IT departments have always been an important part of the business. Critical business models rely on systems managed by IT. Businesses have been using IT for years, but IT is now finding a seat at the table and is helping to lead businesses into a new digital era. As the business puts more pressure on IT to deliver, we're having to re-structure our IT departments. One path that has been drawn up is the Gartner Bimodal IT model.
What Is Bimodal IT?
Gartner released their bimodal IT model back in 2014. It was their attempt to help guide enterprises through the new era of digital transformation. Gartner broke down IT into two different styles of work, defined as "The practice of managing two separate, coherent modes of IT delivery, one focused on stability and the other on exploration."
1. Mode 1 "focuses on what is known while renovating the legacy environment fit for the digital world."
2. Mode 2 is "exploratory and experimental to areas of uncertainty."
Mode 1 is focused on legacy applications with a focus on strict recordkeeping. When I first read about Mode 1, I thought of mainframes and legacy code base. These technologies are still very important, but traditionally are hard to add new features and functionality.
Mode 2 is focused on new applications and greenfield deployments, which led me to think about mobile applications and web-based apps.
This might have been a good starting point for enterprises to lead their IT departments into the next wave of technologies and into the digital era, but with the rise of DevOps and hybrid IT, there are gaps in the bimodal model. Gartner's model doesn't really talk about culture and the people needed to interact with each other to support these systems. Bimodal IT doubles the processes because you've created two separate pipelines and you're only as fast as your slowest link. Lastly, new technology practices can be applied using a DevOps and Agile development approach.
What Does Bimodal IT Mean for People?
People are a company's greatest asset, and making people choose between Mode 1 and Mode 2, two distinctly different development paths, is not a good idea.
Mode 1 gives people who are less inclined to learn a place to hide, be comfortable, and not innovate in an area that needs it more than ever. It gives people an excuse to not have to learn new methods or a reason for not knowing because they weren't sent to training or to a conference. Natural silos get built up in all departments of a business and management struggles with trying to have different teams communicate with each other. Now we're encouraging these walls to be built up. Mode 1 might be legacy, but it holds a lot of the critical data that needs to be fed into the newer front-end systems maintained by the Mode 2 group. We need to blend these two groups together to encourage better communication because the systems they interact with are linked.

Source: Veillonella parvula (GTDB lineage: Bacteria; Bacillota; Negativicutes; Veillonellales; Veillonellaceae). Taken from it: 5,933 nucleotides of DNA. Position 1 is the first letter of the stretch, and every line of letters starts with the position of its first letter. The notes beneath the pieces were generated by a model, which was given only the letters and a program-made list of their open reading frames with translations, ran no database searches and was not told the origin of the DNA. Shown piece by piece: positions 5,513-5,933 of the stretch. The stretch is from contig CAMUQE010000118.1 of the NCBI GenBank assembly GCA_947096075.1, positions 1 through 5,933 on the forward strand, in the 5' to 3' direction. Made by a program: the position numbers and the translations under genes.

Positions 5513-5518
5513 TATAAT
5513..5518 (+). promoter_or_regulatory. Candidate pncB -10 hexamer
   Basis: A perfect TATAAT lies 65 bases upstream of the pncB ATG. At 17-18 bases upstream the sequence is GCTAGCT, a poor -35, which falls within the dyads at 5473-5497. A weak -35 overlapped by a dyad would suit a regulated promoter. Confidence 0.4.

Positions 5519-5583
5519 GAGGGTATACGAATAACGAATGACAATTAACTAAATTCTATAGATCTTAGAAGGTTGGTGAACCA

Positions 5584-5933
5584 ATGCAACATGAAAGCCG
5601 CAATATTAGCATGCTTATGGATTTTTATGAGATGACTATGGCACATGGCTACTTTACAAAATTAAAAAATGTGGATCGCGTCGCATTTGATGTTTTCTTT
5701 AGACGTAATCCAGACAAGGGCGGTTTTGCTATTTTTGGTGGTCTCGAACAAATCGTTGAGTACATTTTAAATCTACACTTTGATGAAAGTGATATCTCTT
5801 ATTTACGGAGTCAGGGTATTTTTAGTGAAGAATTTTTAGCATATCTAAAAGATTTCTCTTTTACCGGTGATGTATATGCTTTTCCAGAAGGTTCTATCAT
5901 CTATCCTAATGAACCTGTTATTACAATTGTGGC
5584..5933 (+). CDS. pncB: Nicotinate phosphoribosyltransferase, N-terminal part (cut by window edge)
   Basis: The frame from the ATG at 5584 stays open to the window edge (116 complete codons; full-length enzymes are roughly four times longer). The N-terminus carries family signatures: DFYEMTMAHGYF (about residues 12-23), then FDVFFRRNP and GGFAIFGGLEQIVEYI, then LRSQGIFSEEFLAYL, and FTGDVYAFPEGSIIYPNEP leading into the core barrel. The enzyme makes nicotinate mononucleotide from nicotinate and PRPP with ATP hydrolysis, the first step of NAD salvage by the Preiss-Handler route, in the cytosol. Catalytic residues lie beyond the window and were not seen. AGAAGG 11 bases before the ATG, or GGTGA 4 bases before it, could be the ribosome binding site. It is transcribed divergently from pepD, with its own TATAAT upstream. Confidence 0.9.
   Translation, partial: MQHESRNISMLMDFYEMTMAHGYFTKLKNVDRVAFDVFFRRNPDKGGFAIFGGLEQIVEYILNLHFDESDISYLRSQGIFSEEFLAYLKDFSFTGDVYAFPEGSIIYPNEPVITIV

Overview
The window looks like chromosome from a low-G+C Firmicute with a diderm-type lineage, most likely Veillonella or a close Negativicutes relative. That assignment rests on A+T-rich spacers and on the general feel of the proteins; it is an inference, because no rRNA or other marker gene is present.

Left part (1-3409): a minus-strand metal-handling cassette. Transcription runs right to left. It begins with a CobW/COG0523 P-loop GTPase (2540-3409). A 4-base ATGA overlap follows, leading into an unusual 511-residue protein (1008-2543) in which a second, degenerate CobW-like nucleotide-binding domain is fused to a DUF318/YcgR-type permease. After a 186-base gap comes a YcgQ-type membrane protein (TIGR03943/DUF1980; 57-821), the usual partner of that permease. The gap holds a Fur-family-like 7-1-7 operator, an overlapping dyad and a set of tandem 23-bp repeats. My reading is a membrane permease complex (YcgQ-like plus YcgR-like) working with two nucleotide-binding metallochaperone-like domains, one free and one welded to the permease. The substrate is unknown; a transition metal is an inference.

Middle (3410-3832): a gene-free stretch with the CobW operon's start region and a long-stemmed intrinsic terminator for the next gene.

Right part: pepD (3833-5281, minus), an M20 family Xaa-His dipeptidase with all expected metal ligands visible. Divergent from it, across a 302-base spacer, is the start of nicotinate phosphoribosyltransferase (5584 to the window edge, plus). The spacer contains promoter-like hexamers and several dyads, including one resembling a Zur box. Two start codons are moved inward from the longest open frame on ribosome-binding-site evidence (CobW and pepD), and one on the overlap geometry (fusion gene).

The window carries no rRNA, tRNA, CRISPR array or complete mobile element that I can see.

Process for DevOps
DevOps is about combining processes and tools to help an organization deliver quality applications at a high speed. I normally see groups from Mode 2 and operations referenced when talking about DevOps. We get excited about the new shiny toys in IT and lose sight of the existing infrastructure. Not all deployments are greenfield—they’re normally brownfields. There's already a piece of technology or a process we need to incorporate with our new process. It’s the same with DevOps.
We need to include both Modes 1 and 2 under DevOps and use the same model of development for both modes. Both will benefit when the teams can be merged into a single team and the range of skills can be developed instead of limited to a single practice.
The Interaction of Technologies
When I first read about the Gartner Mode 1, it threw me back to when I worked for a manufacturing company that had a fleet of COBOL programmers who administered the IBM Z-series mainframe. These administrators and this system basically ran the entire organization because they contained the most critical data for the business. But rolling out any new change took a lot of effort. Making the system run faster usually required a hardware refresh. It took months of planning to add new features, and there wasn't an easy way to roll out into production. We maintained two separate pipelines of work. We had two distinctly different groups of people with different skillsets. One side didn't really understand the level of effort of the other side.
I don't think companies are looking at releasing multiple versions of code to their legacy systems. Instead, businesses are looking for their legacy systems to be more flexible and agile in nature—to be able to change when the business changes, pivot when the business needs to pivot. We can learn from each other by working closely with each other. Continuous integration and continuous deployment are a key component of DevOps. CI/CD allows for automated testing using technology to track code versions for quick delivery, stable releases, and quality. Instead of allowing one group benefiting from these new technologies, we need to borrow similar tools and apply to all systems so the business can benefit.
The introduction of the public cloud disrupted enterprise businesses and introduced new models to quickly deliver applications. A new management approach was needed to maintain new applications while supporting legacy systems, and Gartner was one of the first to put out a new model. Since then, new approaches to software development and system management have evolved and become the preferred method. Research has shown it's better for different teams to communicate with one another and share ideas instead of building silos. We've learned that it's good to merge teams from the development side as well as the operations team. Now it's time to include the legacy team.
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